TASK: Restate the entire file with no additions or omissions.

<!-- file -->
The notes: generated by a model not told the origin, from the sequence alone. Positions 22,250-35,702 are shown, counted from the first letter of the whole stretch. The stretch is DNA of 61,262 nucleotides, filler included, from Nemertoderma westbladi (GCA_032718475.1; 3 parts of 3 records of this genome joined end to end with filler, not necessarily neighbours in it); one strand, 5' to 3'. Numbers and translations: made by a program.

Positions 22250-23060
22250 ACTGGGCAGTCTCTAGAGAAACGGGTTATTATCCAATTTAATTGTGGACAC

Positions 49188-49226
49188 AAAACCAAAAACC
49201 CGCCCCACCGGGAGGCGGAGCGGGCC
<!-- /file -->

The notes: generated by a model not told the origin, from the sequence alone. Positions 22,250-35,702 are shown, counted from the first letter of the whole stretch. The stretch is DNA of 61,262 nucleotides, filler included, from Nemertoderma westbladi (GCA_032718475.1; 3 parts of 3 records of this genome joined end to end with filler, not necessarily neighbours in it); one strand, 5' to 3'. Numbers and translations: made by a program.

Positions 22250-23060
22250 ACTGGGCAGTCTCTAGAGAAACGGGTTATTATCCAATTTAATTGTGGACAC

Positions 49188-49226
49188 AAAACCAAAAACC
49201 CGCCCCACCGGGAGGCGGAGCGGGCC